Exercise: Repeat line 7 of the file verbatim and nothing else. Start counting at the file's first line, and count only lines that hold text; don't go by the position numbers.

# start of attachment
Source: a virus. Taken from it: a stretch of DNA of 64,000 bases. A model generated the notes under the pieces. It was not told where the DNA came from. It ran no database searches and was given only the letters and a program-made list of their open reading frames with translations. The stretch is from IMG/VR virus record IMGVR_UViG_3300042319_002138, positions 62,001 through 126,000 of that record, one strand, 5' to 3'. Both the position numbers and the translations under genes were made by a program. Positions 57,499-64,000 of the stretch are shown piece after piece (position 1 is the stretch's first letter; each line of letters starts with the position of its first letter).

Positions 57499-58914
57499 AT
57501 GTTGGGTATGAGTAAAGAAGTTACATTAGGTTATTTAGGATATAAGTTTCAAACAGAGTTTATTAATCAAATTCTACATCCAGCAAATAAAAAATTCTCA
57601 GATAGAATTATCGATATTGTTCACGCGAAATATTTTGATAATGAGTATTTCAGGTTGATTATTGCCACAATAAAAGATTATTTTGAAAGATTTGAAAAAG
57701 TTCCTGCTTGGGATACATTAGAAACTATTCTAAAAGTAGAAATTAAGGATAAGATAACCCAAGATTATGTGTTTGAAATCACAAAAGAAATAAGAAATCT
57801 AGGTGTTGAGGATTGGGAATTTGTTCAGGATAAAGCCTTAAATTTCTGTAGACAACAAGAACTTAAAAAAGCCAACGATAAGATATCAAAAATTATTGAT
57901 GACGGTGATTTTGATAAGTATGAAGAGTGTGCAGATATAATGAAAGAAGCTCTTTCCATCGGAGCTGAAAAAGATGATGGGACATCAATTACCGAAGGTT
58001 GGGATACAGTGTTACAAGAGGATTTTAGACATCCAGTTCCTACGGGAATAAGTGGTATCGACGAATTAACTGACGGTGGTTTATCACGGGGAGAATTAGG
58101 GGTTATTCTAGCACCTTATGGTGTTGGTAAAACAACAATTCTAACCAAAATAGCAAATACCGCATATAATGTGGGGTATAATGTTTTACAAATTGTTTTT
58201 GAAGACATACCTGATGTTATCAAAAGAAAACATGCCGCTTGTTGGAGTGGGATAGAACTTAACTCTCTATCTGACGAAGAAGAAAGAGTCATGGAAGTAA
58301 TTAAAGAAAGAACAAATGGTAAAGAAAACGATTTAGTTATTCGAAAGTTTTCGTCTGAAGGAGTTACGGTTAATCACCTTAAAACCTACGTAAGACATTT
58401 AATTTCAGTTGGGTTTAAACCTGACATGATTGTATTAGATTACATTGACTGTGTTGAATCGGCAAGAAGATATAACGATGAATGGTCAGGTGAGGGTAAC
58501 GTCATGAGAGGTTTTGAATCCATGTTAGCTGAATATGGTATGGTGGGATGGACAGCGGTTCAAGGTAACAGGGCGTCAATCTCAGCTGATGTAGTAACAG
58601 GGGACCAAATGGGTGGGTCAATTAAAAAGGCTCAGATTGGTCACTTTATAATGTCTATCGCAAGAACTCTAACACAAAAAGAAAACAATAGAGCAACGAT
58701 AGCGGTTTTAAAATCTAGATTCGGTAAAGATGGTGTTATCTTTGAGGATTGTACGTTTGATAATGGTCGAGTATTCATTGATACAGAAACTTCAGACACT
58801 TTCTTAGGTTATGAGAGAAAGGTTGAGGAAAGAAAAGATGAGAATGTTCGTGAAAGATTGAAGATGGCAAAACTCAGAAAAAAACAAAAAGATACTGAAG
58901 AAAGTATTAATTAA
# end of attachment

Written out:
57801 AGGTGTTGAGGATTGGGAATTTGTTCAGGATAAAGCCTTAAATTTCTGTAGACAACAAGAACTTAAAAAAGCCAACGATAAGATATCAAAAATTATTGAT